I feel an initial warning is in order here. If you are merely thinking about getting into coaching – especially at something like the high school level – you may not want to read Coaching Volleyball Successfully by Sally Kus.. It could scare you right into not coaching, and nobody wants that!
Seriously, though, the author talks at good length about what makes for a good volleyball program (not just a good team) and there are many facets to it. Thinking about it all as someone new to coaching could get a bit overwhelming.
The first section of the book is described as the Coaching Foundation. The two main focal points are coaching philosophy and communication. Coaching philosophy may be something assistant or apprentice volleyball coaches don’t need to worry too much about, as that will come down from the head coach, but for anyone running a team themselves it’s a major consideration. Since a large proportion of lower level coaches don’t have the benefit of starting as an assistant, that is likely going to cover most readers.Not only does Kus talk about developing a philosophy, she shares some tips for implementing it as well.
The second focus is communication – in all its forms. We’re talking player-to-player, coach-to-player, coach-to-coach, coach-to-parents, and any other line of exchange you can think about – verbal, written, and otherwise. Kus leaves no doubt about how important it is for the health of your team, your program, and yourself to make sure there is good, positive communication with and among all parties involved. Player and team motivation is part of that equation.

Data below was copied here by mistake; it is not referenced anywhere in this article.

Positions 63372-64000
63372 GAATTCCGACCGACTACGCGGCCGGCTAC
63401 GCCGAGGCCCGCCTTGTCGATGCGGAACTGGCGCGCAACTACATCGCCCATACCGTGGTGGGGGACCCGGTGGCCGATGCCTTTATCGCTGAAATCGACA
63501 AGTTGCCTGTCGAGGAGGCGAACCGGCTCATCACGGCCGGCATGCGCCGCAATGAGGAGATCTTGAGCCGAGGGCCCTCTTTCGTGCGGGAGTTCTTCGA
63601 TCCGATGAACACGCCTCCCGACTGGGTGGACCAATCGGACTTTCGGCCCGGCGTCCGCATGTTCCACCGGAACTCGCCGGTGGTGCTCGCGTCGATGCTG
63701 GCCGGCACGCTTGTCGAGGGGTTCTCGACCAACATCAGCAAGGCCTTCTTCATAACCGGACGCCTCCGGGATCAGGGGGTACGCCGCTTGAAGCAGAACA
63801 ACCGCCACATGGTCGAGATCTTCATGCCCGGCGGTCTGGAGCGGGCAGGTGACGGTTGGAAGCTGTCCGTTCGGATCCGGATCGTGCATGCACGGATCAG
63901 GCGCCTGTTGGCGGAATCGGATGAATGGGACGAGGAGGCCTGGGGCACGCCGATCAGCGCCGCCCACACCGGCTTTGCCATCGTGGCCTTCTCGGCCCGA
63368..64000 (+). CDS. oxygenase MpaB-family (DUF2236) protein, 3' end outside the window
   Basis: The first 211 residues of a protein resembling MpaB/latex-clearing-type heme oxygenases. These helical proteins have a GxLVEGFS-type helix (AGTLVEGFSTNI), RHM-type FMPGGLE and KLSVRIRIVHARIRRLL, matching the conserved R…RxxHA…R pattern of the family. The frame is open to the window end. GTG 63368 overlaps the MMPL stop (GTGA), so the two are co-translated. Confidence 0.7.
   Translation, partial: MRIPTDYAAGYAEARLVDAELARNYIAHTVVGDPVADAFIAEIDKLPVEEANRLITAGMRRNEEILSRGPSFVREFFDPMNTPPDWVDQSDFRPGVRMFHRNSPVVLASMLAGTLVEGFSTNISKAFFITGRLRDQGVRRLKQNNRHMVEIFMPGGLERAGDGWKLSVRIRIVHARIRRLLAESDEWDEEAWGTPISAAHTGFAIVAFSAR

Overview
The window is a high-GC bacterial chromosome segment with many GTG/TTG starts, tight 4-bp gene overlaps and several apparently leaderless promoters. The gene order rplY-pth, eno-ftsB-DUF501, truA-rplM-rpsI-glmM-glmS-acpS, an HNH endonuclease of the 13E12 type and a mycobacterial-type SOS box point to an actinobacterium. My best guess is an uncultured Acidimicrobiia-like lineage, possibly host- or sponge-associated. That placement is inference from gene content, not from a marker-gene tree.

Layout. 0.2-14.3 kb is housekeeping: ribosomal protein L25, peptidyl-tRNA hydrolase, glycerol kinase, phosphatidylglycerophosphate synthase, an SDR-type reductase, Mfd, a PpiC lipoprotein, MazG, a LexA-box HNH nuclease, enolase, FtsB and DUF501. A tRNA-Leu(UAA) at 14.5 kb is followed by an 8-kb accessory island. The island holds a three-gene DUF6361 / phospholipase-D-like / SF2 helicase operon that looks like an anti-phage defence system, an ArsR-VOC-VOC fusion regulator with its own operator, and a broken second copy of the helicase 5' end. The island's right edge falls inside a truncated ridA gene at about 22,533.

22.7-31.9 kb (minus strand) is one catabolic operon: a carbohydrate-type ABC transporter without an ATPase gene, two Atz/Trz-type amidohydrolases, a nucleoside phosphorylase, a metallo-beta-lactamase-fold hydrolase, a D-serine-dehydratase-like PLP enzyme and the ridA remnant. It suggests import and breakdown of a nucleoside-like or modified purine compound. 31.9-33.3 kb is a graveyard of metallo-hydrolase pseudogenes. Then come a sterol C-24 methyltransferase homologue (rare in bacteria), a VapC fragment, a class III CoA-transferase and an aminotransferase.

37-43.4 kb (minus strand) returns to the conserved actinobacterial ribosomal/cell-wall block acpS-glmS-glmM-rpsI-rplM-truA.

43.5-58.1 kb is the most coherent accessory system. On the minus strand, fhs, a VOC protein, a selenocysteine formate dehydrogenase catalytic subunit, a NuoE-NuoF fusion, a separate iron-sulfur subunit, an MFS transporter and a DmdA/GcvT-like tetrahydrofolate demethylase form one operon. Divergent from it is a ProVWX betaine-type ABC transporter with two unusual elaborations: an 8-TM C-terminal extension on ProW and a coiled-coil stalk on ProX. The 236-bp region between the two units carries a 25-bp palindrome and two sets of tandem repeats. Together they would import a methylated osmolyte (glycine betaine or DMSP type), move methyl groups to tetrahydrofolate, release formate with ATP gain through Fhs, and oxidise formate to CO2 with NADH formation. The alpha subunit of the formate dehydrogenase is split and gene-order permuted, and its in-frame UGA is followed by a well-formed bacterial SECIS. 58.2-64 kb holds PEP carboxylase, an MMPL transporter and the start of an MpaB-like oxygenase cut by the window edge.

The second section of the book is Coaching Plans. Again, we’re talking about a very comprehensive look at the planning aspect of being a successful head volleyball coach. A lot of it concentrates on developing effective training plans, which no doubt will interest most readers considerably. There are a number of drills, games, and warm-up ideas included here.
Part III tackles the instruction of individuals skills. This is quite detailed in terms of looking at player mechanics with lots of suggestions for ways to address common issues and bad habits. This section is also supported by a number of drill ideas.
After the skills section, in a natural progression, comes two sections dealing with systems, strategies, and tactics. These feature a comprehensive look at both offensive and defensive systems of play and how to development them, as well as a considerable discussion of how to manage teams in preparation for and during matches.
The book wraps up with a sixth section which goes over evaluations – both players and program. Kus, as with all the other parts of the book, gets quite detailed in terms of both what should be evaluated and how you can do it.
As you may have realized by this point, this book is absolutely loaded. It’s not something you will breeze through in a few hours. That said, though, the writing is very direct well paced. I seriously doubt you’ll find yourself bored anywhere along the way, as can sometimes be the case in coaching books.
The bottom line is Coaching Volleyball Successfully is a fantastic book. It does focus a great deal on high school volleyball, but there are a lot of references to collegiate, Juniors, and youth volleyball as well, and much of the material can be applied across the board. If I were offering suggestions as to what a new or developing coach should read, this one would be right on the top of that list.